Another expression bandied about by the unions is the term “free rider.” They try to gain sympathy by suggesting that those in RTW states who don’t voluntarily join are getting something valuable for free. This specious argument really needs to be countered. Many teachers would happily say, “I don’t want any part of the union and the perks it may get me. I think I have a valuable service to offer and want to negotiate my own contract.” Seems reasonable, right? Well, that decision is not up to the teacher. As Heritage Foundation’s James Sherk points out,

Unions object that right-to-work is actually “right-to-freeload.” The AFL-CIO argues “unions are forced by law to protect all workers, even those who don’t contribute financially toward the expenses incurred by providing those protections.” They contend they should not have to represent workers who do not pay their “fair share.”

It is a compelling argument, but untrue. The National Labor Relations Act does not mandate unions exclusively represent all employees, but permits them to electively do so. Under the Act, unions can also negotiate “members-only” contracts that only cover dues-paying members. They do not have to represent other employees.

Teacher union watchdog Mike Antonucci adds,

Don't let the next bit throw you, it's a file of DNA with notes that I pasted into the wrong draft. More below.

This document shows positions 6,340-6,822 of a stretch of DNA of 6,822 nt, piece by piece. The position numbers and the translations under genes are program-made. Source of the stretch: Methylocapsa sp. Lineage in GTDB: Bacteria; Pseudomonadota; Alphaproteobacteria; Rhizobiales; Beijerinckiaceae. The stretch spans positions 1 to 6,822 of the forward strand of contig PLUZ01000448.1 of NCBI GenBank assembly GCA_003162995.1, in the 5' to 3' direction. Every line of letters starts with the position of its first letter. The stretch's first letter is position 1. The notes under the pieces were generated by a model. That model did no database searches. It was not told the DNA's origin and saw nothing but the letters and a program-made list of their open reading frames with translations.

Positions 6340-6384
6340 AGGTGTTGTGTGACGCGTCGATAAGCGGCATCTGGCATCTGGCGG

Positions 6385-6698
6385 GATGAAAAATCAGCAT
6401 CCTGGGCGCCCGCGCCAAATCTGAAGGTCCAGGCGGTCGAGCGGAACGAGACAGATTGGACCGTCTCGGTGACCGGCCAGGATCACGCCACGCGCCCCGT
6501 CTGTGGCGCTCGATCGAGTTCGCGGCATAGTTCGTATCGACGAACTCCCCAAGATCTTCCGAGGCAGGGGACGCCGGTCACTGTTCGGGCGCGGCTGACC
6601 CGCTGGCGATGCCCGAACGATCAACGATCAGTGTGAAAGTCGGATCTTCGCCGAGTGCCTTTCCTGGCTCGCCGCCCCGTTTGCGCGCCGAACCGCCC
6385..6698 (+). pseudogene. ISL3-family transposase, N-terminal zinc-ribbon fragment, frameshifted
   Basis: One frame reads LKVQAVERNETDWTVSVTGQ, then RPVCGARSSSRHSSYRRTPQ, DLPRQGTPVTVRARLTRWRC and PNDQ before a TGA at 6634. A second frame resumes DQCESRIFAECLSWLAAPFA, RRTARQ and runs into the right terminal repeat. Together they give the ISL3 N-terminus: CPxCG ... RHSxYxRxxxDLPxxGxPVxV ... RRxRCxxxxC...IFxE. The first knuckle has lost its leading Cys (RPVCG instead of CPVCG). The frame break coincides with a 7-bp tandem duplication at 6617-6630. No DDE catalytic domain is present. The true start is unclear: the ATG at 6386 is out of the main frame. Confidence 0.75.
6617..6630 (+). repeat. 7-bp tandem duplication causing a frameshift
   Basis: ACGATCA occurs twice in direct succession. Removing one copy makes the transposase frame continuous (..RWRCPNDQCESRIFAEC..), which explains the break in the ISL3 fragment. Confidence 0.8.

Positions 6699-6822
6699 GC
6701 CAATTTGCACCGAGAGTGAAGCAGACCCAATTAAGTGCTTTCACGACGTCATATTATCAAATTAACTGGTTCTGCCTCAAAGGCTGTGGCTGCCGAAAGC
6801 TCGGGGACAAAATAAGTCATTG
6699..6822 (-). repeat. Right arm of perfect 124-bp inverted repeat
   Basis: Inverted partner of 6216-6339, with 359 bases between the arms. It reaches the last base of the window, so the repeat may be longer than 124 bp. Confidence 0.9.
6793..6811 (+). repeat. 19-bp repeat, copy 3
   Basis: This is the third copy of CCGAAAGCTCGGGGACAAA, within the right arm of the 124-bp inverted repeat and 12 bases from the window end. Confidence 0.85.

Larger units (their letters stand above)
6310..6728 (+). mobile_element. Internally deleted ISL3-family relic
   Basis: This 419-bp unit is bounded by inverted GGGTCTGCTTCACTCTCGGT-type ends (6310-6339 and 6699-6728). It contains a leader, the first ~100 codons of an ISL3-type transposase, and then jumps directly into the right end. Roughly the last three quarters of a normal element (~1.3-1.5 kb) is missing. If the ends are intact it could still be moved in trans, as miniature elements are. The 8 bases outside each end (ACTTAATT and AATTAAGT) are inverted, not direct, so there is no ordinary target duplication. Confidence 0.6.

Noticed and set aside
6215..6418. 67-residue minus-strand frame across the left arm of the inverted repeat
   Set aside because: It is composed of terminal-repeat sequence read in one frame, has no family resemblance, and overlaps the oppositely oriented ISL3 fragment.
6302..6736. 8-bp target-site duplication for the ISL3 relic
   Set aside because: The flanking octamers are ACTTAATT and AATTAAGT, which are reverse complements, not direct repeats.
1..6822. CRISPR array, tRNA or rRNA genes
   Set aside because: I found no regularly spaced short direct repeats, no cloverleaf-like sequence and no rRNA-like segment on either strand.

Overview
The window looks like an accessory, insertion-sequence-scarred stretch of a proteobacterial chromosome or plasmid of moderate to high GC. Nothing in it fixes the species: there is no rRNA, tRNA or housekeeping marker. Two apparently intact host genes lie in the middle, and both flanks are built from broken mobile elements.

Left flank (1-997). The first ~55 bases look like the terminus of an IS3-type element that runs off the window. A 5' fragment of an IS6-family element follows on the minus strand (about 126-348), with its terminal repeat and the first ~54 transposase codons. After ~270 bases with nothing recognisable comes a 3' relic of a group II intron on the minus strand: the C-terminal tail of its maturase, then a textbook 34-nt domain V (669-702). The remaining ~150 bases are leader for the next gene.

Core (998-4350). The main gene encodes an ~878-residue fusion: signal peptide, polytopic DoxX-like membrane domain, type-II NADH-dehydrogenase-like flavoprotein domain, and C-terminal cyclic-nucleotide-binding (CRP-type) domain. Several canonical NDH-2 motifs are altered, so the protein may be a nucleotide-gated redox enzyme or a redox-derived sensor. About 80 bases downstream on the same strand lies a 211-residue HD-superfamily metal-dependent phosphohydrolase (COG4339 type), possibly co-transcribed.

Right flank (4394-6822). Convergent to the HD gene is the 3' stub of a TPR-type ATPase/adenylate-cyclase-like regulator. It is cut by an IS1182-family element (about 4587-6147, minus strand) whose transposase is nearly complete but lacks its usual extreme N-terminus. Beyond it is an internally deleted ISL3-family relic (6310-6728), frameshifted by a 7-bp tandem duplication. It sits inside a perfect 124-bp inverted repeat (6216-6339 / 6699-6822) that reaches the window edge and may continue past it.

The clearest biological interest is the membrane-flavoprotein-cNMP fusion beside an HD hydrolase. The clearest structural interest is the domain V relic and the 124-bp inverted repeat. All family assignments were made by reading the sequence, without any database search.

The very first thing any new union wants is exclusivity. No other unions are allowed to negotiate on behalf of people in the bargaining unit. Unit members cannot hire their own agent, nor can they represent themselves.

So those deemed free riders by the unions are really forced riders.

Having seen the union’s lies and intimidating ways up close and personal, I am hardly surprised at MEA’s hardball tactics. But it seems that the voters in states like Michigan and Wisconsin have awakened, perhaps signaling that worker freedom just may be the wave of the future.

Larry Sand, a retired teacher who taught in Los Angeles and NYC public schools for 28 years, is the president of the California Teachers Empowerment Network. This post originally appeared as a guest column in the Orange County Register and is republished here with permission from the author.